NHS asks IBM to boost its cyber security defences after WannaCry

Health organisation calls in experts, having failed to meet basic security standards on its own

NHS Digital has drafted in IBM in a bid to boost its cyber security defences in the wake of the devastating WannaCry attack that hit hospitals more than a year ago.

Under the three-year deal, reportedly worth 30 million, NHS Digital will gain access to a range of IBM's advanced cyber security services, such as vulnerability scanning and malware analysis, in an expansion to its Cyber Security Operations Centre (CSOC).

The CSOC, which monitors NHS networks for known threats and provides defensive support to health and social care organisations, will also be able to rely on IBM's X-Force repository of threat intelligence.

NHS Digital said this repository will provide insight, guidance, and can offer a wealth of advice to NHS organisations.

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"This partnership will enhance our existing CSOC, which is delivered from NHS Digital's Data Security Centre," said Dan Taylor, programme director of the Data Security Centre at NHS Digital.

As part of the agreement, dedicated IBM engineers will offer the NHS extra support "during times of increased need".

"It will build on our existing ability to proactively monitor for security threats, risks, and emerging vulnerabilities, while supporting the development of new services for the future and enabling us to better support the existing needs of local organisations," Taylor added.

"This will ensure that we can evolve our security capability in line with the evolving cyber threat landscape."

The deal will also encompass security monitoring pilots in select NHS organisations to test their cyber security capabilities, with a view to rolling the pilots out across the wider health service, as well as an 'innovation service' allowing NHS Digital to access new tools and expertise to address emerging threats as and when they arise.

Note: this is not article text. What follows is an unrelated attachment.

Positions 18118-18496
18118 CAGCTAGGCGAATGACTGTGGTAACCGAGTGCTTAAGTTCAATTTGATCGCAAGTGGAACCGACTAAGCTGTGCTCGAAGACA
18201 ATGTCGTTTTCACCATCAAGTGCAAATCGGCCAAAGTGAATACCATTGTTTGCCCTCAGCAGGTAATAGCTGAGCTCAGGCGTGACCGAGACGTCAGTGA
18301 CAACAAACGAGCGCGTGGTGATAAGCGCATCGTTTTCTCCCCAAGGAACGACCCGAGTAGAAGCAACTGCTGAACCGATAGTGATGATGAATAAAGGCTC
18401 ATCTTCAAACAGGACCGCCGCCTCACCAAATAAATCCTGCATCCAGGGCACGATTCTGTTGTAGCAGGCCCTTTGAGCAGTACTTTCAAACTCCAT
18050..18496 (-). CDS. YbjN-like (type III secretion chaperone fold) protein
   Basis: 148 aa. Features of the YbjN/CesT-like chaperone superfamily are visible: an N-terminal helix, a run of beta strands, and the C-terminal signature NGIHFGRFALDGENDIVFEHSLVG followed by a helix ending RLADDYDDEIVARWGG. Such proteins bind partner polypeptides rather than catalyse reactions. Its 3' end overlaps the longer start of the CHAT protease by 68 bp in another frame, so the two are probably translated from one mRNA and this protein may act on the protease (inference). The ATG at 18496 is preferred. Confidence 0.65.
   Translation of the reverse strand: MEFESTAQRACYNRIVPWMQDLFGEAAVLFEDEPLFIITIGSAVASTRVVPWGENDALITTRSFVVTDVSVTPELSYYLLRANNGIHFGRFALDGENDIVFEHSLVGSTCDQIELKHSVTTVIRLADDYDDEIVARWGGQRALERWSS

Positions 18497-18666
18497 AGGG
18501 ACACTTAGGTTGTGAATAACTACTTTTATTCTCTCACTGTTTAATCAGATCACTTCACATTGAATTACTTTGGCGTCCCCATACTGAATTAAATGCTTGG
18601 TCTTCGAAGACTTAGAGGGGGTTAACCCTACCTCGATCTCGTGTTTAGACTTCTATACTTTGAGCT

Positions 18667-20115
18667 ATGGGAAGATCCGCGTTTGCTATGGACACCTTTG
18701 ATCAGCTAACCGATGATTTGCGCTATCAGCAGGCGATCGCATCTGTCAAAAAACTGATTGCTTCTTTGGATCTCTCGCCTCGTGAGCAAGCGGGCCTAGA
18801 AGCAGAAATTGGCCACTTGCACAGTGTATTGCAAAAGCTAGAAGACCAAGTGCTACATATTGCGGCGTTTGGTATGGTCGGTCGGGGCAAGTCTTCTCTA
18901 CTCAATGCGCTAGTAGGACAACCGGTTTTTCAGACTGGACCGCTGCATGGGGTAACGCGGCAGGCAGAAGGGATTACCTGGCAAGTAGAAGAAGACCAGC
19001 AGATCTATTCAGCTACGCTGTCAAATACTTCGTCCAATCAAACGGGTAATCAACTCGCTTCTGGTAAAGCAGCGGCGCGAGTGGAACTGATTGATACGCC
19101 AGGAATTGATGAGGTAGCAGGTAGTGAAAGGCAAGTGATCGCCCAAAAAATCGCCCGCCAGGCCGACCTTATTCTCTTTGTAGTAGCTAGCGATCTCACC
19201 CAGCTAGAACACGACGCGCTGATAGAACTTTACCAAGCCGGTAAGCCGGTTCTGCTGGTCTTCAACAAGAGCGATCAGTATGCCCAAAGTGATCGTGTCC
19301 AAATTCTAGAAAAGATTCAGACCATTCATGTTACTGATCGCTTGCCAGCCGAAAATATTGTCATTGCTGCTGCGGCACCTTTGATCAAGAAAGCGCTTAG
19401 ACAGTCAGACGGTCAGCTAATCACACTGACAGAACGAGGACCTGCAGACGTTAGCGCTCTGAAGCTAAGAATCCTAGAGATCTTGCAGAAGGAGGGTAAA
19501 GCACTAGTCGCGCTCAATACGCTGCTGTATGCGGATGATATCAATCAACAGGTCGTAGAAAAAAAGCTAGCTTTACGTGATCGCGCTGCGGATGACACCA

Taylor added that while the partnership will strengthen the security of sensitive patient information it will also enable knowledge and skills-sharing between NHS and the industry, allowing the health service to continue developing its own cyber security expertise.

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Scrutiny on the NHS's cyber security measures has increased since last summer's WannaCry attack. All 200 trusts failed to pass basic security standards earlier this year despite getting 21 million from the Department for Health in July 2017 to improve its defences.

The NHS has taken various measures to boost its security credentials in recent months, including reaching an agreement with Microsoft to upgrade legacy Windows operating systems to Windows 10 by 2020.

IBM's deal comes as Privitar, the privacy engineering company, also won an NHS Digital contract to develop a de-identification software process, dubbed De-ID, to enable the de-identification of patient records across the NHS, and protect patient identity.

NHS Digital's executive director of data, insights and statistics, Tom Denwood, said that De-ID will replace various de-identification methods across the NHS, bringing one consistent process to all patient data as it flows through different NHS systems.

It follows the introduction of NHS Digital's data-sharing opt-out tool for patients across England who want to scrub their confidential information from being used for research and planning.

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